The flag of the United States of America features seven red and six white horizontal stripes, complemented by a blue canton with 50 five-pointed white stars. These stripes represent the initial period of the history of the US flag - what is the meaning of the stars on its flag?
Meaning of symbols on the flag
Each of the 13 stripes, along with one star, depicted on the flag of America, corresponds to each state in the country for the period when there were 13 states (1775-1783). 13 stripes mean 13 colonies, from which an independent state was subsequently formed. The stars on the American flag, which symbolize the current number of states (50), are deciphered in a similar way. The red color on the flag embodies valor and endurance, white - purity and innocence, and dark blue - diligence and justice.
When the United States signed the Declaration of Independence, it did not yet have its own national flag.
Americans celebrate Flag Day on June 14th. This holiday was officially established in 1777, when Congress issued a decree approving the Stars and Stripes flag as a symbol of the state. Although Flag Day is not a public holiday, it has been celebrated annually since the second half of the 19th century. The first national flag is traditionally considered the flag of the Great Union, which George Washington used in the struggle for independence and which became the basis for the design of the official flag of the United States of America.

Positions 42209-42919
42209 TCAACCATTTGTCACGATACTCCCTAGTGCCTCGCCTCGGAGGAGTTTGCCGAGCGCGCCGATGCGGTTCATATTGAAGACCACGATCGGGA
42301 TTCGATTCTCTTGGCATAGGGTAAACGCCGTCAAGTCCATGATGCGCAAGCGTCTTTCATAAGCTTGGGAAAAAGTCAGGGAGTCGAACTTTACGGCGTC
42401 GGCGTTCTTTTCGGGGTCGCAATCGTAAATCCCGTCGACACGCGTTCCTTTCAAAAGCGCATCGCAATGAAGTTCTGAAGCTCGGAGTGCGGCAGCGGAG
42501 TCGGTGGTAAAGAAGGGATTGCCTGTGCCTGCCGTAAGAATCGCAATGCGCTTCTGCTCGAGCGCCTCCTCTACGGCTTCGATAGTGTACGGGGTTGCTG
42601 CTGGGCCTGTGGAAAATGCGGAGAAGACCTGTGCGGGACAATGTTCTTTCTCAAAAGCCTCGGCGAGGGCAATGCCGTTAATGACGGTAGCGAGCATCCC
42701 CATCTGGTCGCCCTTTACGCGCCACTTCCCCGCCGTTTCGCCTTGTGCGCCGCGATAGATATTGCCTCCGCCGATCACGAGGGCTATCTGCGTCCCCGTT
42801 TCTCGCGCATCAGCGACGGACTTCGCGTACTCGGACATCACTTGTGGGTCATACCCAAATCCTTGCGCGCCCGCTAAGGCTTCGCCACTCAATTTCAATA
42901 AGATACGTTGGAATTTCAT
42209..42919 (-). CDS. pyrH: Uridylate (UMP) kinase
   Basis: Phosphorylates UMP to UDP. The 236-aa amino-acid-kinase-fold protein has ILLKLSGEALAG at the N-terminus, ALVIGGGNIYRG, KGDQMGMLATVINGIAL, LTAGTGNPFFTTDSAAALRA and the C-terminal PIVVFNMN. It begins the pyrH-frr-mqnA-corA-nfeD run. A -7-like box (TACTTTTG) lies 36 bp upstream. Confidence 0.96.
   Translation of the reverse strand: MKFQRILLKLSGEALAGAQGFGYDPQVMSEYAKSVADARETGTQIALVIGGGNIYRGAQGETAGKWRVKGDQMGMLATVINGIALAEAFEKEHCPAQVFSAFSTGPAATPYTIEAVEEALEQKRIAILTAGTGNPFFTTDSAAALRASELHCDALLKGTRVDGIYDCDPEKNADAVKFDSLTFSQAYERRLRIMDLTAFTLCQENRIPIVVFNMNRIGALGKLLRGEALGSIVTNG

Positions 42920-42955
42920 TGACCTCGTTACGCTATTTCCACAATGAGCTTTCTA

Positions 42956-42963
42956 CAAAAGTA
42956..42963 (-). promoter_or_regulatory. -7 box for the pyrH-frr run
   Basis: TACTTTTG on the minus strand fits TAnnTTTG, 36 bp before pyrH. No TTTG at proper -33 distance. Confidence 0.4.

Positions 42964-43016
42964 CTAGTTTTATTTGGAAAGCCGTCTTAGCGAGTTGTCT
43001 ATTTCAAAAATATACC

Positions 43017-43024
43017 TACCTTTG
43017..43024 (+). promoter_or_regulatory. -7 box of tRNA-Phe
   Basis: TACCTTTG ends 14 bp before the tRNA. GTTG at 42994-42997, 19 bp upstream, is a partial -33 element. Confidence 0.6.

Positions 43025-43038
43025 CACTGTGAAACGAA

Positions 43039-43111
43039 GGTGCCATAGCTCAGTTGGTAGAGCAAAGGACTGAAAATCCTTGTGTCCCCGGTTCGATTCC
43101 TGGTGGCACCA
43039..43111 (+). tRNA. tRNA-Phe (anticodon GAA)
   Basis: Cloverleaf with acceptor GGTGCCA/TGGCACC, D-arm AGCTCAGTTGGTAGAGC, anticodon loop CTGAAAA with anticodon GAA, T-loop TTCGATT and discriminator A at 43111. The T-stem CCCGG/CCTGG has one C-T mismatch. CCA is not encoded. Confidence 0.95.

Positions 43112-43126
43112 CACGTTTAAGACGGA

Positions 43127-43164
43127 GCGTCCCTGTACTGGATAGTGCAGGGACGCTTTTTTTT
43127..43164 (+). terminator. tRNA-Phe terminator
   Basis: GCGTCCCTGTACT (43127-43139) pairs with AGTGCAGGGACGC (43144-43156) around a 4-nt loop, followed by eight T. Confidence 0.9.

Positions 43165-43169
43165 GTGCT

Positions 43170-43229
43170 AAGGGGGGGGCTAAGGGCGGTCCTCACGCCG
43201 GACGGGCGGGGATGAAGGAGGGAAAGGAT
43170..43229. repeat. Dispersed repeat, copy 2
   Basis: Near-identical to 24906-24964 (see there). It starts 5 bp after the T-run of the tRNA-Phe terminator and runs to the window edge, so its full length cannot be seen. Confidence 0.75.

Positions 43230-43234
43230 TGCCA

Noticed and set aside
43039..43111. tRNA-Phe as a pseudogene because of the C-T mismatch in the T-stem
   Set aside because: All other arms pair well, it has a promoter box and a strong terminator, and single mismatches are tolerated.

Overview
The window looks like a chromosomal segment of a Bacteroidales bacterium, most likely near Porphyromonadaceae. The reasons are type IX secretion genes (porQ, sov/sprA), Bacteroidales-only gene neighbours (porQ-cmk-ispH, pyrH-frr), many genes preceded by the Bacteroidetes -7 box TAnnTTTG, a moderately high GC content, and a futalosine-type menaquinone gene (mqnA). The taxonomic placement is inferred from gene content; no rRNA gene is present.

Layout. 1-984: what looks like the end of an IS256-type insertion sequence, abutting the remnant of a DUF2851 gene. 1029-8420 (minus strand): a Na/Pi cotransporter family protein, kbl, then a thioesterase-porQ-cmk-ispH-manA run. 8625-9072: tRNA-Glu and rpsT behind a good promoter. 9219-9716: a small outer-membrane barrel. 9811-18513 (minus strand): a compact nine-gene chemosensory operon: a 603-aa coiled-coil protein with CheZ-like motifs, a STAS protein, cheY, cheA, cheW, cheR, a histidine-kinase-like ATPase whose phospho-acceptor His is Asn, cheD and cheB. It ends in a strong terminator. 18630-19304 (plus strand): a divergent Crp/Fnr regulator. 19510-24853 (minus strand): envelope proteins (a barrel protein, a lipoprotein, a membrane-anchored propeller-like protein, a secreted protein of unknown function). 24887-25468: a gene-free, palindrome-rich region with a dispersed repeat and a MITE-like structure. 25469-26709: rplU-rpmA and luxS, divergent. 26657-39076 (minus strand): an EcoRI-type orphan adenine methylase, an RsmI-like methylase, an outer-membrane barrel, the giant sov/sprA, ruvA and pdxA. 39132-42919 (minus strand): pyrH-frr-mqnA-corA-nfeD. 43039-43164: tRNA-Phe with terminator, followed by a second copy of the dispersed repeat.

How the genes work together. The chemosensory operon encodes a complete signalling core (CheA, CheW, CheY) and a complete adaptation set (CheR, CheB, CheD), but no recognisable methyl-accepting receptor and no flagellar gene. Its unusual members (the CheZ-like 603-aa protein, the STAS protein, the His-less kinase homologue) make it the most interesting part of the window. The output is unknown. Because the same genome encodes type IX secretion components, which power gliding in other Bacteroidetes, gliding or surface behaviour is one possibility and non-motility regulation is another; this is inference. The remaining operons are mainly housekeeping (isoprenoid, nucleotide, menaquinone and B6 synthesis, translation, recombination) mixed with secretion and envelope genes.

Stripes and stars
According to the commemorative founding resolution of the Congress, 13 alternating white and red stripes, as well as 13 stars in the blue canton, symbolized a new constellation on the world map of states. On the first American flag, these symbols represented the number of states that fought the British for their independence from their crown. The design of the flag reflected all the ideals of the founders of the United States, and the endless star circle personified the symbol of equality that all American states possessed.
In fact, the Americans abandoned the aristocracy and the king, despite the fact that at that time the United States had no single religion, no common language, no dominant race.
Residents of the United States of America like to emphasize that the American flag belongs to them, not the government of the country, and that they are united by the same principles. The star-striped cloth can be seen everywhere - they take oaths of allegiance to it, devote songs and holidays, and also carry out various solemn rituals under its shadow. Since the flag was adopted by the 13 colonies of the United States, its design has changed 26 times. The design with 48 white stars lasted the longest, which was replaced by today's 50-star flag.